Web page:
When I earned my way to State, proudly adorned in my olive-green blazer, I understood that there is no shame in being liquid fat. I am Muslim and American, and although those may seem incongruous, I appreciate my dual identity. Living in America has given me the opportunity to cultivate my love for advocacy, and I plan to extend the olive branch to anyone who cares to listen.

About Jenin Mannaa

Jenin Mannaa is a rising senior at Dunlap High School. Her stellar academic performance has granted her entrance to the National Honors Society at her school. Jenin has expressed her love for advocacy through her involvement on the Dunlap Speech Team as Junior and Senior Captain. Within speech, her primary goal has been expressing her identity as a Muslim American woman. Jenin attended IHSA State for Oratorical Declamation her junior year of high school. Within her speech team, she was also awarded Sophomore and Junior MVP. Jenin’s passion for the arts is evident through her involvement in Stage 323, where she was inducted in the International Thespian Society. She has also been involved in Concert Choir, Women’s Chorale, and Show Choir throughout her high school career. Moreover, her devotion to garnering support for ethnic minorities motivated Jenin to create Dunlap’s UNICEF Club, which educates students about the tribulations of underprivileged individuals in impoverished countries. Within UNICEF, she leads fundraisers, and within the first few months of the club she raised approximately $500. During her summers, Jenin has spent over 200 hours volunteering at the Unity-Point Methodist Hospital within the daycare or shadowing various doctors within Peoria.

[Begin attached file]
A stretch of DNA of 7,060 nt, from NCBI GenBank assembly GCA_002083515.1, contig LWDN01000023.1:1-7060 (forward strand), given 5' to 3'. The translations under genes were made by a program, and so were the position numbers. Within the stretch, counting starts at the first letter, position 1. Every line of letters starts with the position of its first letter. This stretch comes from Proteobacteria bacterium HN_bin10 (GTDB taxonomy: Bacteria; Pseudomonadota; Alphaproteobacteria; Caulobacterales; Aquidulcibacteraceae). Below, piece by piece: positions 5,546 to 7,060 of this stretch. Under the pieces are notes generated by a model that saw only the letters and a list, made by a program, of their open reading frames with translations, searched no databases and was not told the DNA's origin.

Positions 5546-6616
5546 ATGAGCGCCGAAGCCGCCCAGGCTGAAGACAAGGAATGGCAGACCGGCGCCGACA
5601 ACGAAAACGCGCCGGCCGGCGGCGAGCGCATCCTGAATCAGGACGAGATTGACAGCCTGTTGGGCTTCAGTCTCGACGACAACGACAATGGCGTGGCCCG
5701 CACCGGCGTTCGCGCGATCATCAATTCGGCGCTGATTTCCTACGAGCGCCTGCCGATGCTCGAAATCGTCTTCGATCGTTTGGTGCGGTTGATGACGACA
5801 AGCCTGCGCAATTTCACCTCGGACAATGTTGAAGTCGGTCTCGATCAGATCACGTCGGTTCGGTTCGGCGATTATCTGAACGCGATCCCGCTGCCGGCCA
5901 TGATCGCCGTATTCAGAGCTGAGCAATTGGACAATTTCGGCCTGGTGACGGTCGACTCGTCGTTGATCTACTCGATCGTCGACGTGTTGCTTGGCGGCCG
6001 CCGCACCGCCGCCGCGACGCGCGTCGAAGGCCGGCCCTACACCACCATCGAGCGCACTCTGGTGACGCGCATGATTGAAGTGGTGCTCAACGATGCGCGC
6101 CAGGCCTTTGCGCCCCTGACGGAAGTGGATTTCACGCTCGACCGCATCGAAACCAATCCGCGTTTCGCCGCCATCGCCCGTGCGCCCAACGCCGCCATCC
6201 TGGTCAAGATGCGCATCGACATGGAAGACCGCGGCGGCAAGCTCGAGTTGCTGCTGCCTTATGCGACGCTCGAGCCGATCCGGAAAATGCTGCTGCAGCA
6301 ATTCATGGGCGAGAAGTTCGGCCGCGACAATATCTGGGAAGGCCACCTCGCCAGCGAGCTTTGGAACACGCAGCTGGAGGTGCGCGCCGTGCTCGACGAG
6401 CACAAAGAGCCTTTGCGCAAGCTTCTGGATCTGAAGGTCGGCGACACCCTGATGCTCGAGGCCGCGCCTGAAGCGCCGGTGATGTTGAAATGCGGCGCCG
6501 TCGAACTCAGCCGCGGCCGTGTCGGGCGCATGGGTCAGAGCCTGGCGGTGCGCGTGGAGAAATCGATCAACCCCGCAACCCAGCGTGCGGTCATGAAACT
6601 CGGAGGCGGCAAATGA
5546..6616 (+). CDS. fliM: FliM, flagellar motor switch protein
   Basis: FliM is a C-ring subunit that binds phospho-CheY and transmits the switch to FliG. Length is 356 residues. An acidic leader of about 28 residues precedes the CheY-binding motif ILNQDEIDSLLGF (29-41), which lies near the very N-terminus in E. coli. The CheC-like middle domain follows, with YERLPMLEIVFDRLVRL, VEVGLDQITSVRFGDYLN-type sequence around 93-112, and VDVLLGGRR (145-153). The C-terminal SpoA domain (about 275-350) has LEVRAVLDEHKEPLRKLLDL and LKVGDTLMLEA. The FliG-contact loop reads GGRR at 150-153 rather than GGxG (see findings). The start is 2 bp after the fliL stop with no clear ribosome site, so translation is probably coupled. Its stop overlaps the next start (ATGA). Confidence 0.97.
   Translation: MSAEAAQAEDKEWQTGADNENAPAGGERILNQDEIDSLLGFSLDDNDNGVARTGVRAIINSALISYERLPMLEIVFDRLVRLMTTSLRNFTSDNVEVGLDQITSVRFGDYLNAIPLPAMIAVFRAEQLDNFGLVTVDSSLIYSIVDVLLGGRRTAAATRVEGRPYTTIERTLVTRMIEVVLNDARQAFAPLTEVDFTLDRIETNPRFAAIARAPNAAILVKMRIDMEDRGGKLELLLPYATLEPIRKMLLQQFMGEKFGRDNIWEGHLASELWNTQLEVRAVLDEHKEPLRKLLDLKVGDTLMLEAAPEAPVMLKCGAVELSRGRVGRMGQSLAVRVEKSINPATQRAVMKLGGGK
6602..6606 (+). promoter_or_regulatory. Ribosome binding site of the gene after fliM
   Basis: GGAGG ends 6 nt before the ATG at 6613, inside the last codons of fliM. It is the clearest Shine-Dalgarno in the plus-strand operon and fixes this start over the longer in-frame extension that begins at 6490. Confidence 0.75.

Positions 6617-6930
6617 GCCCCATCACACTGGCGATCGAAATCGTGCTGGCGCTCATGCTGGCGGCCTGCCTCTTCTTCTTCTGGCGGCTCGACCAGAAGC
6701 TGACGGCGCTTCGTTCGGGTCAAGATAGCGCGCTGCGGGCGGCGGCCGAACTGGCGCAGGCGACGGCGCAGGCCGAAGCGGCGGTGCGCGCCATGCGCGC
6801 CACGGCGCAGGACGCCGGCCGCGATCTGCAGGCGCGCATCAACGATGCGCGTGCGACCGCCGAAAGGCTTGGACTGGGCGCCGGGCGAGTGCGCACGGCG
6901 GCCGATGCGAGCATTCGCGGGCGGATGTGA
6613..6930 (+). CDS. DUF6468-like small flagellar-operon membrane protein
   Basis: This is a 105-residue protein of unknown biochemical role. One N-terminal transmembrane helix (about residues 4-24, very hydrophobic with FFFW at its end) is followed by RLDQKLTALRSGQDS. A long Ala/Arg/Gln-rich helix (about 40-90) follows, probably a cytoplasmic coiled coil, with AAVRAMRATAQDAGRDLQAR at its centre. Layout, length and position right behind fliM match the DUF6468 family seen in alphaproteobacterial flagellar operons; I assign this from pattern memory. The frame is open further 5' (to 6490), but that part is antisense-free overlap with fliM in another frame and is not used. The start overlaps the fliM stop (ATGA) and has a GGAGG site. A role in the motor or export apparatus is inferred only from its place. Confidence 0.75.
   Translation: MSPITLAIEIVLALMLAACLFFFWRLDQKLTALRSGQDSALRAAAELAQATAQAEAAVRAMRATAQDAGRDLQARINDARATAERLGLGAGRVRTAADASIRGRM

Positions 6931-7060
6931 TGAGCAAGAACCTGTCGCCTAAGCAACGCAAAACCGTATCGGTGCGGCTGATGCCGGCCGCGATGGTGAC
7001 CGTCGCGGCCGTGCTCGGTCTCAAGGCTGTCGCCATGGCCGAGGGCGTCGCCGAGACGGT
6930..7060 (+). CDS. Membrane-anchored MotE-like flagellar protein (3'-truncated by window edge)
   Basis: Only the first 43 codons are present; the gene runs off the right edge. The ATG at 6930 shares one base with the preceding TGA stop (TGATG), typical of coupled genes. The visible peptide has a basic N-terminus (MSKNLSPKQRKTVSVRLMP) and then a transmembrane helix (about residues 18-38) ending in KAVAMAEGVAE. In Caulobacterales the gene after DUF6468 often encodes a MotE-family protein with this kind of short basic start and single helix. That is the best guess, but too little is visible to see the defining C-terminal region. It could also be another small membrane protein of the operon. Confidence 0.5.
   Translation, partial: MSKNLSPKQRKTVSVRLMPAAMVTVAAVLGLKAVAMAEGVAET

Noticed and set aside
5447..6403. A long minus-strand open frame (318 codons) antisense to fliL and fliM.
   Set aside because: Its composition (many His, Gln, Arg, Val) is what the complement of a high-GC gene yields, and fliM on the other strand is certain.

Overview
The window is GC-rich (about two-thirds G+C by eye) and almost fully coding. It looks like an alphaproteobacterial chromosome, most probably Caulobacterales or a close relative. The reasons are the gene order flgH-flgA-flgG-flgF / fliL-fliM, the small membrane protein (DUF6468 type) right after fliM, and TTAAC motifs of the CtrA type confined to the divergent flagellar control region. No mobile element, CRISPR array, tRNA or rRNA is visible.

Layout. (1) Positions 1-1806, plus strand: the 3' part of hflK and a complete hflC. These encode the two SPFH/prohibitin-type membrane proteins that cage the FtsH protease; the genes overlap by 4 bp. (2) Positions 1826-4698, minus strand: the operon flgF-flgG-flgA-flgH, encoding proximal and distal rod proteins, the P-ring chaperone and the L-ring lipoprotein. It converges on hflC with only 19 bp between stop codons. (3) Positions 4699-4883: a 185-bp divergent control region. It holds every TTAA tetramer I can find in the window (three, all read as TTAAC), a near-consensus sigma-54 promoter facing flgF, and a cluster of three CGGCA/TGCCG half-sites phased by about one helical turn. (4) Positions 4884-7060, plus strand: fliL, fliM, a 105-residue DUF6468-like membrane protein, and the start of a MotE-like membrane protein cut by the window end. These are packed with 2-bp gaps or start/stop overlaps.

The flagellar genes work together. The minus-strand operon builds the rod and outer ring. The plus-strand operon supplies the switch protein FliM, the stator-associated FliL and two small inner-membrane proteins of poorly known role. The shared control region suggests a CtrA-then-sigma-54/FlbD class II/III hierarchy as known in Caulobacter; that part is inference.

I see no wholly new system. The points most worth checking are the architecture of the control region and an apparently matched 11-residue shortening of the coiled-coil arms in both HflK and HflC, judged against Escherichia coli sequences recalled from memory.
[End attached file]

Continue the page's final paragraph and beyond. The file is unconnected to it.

About Sophie Liu 

Sophie Liu is a senior at Dunlap High School who has won numerous art prizes such as the Scholastic Art and Writing Gold Key Award and several honorable mentions. As someone who also values academics, business, and volunteering, she has participated in and led many activities in her community. Her volunteering contribution has awarded her the Gold President’s Volunteer Service Award. She is one of the club leaders of her school’s Interact Volunteering Club. During her summers, Liu has participated in several business camps such as Kelley Business’s Young Women’s Institute, where she has gained knowledge and experience in her passion. She also runs her own online art business where she creates commissioned art pieces and gains firsthand business experience. Liu plans to continue her love of business, volunteering, and art in college, where she will major in either Marketing or Business Analytics and minor in art.

STOP—Students Are Not Prisoners